We started with discussing digital footprints, and students created their own. See Isacc's and Jolise's alongside. Some were really surprised to see how much time they had spent on social media sites, or gaming, and how little time was spent on school tasks, or off of their devices altogether. Creating these footprints started discussions about the importance of what we leave online, and how our reputation online could affect our futures. Not only were the students taken aback, but this also encouraged me to reflect on what people can find out about me if they Google or Facebook me, and what I could possibly tidy up! The students started to discuss privacy, and how really, nothing online is private. Check out Tane-Leo's blogpost, which breaks down his thinking a little further. The important message throughout the unit was to stop and think before you click!
Students then created their own 5 tips to help keep a positive digital footprint (see below Liz's Slides, and Quros' Drawing). Creating these tips ignited some awesome discussions, including about catfishing - which was a topic we explored later on in the unit (after cyberbullying). One of the tasks students were given at the end of the cyberbullying lessons (which included how to help as a bystander), was to create their own Digizen. These express the individuals values and wishes online. Check out Pote and Marilyn's blogs, to see their Digizens and posts.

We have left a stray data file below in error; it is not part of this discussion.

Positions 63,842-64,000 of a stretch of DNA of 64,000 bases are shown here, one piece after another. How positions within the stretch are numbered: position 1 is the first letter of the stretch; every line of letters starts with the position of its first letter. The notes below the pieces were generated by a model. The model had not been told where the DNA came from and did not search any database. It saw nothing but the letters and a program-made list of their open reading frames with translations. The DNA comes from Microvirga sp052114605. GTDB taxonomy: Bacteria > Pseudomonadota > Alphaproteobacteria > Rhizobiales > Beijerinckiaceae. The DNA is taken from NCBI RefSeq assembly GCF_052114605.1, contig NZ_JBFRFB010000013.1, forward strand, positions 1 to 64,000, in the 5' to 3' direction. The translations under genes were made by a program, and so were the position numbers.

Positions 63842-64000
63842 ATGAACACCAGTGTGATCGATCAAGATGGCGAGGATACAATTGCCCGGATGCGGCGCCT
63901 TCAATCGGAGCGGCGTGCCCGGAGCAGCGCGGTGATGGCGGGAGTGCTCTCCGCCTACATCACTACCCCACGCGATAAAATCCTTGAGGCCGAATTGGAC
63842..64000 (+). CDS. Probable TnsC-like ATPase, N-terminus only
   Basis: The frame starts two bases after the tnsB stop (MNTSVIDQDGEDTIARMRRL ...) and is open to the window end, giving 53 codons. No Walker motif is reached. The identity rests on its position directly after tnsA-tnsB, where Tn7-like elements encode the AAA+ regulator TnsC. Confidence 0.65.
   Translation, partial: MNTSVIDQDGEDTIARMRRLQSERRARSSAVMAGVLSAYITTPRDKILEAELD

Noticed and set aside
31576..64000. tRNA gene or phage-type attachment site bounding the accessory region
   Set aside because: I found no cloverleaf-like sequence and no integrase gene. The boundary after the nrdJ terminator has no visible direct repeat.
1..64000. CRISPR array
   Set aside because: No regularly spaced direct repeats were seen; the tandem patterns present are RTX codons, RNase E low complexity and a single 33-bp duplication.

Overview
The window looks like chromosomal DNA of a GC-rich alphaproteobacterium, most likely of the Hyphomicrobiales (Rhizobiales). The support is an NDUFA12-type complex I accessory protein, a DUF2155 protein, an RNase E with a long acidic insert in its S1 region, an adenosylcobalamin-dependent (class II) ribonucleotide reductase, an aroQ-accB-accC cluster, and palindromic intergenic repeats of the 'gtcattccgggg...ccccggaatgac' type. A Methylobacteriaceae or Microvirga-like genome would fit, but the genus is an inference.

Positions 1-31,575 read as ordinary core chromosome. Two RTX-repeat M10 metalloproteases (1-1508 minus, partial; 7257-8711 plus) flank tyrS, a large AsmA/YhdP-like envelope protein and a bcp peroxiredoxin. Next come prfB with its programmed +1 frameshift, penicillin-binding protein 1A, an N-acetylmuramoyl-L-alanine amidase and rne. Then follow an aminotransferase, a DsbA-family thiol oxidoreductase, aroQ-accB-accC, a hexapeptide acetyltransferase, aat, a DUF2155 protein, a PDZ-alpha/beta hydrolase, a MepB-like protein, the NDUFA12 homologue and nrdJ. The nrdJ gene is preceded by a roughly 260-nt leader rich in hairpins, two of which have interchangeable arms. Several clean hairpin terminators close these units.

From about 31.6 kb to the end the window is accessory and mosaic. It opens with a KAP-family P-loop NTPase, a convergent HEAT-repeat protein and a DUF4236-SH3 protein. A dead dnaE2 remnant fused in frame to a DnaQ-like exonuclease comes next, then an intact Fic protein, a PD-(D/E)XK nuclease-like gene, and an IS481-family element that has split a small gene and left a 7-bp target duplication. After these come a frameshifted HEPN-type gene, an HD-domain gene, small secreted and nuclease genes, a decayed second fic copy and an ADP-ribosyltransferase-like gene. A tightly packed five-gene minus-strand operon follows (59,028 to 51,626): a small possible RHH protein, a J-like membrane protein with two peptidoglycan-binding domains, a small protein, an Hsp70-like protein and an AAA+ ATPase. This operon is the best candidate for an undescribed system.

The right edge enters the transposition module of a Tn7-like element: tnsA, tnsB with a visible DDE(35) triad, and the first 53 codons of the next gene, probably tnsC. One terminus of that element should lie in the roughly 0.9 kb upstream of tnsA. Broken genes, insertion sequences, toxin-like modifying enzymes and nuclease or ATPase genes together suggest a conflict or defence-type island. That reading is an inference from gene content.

Catfishing was a topic which had the students the most engaged I had ever seen them. Especially after telling my story of being catfished. From reading through the students end of term feedback to me, many students commented on enjoying being in Health because I am open and give real-life scenarios about myself or people I know. I think this was one of those topics. Students came forward to me throughout these lessons and expressed they had been catfished before, or that they had catfished others, which frightened me as these students are only 12 or 13 years old. However, it also affirmed to me the importance of having open conversations with the students about these sort of topics, and what to do if they find themselves in situations like the kids in the videos at the end of the below Slides.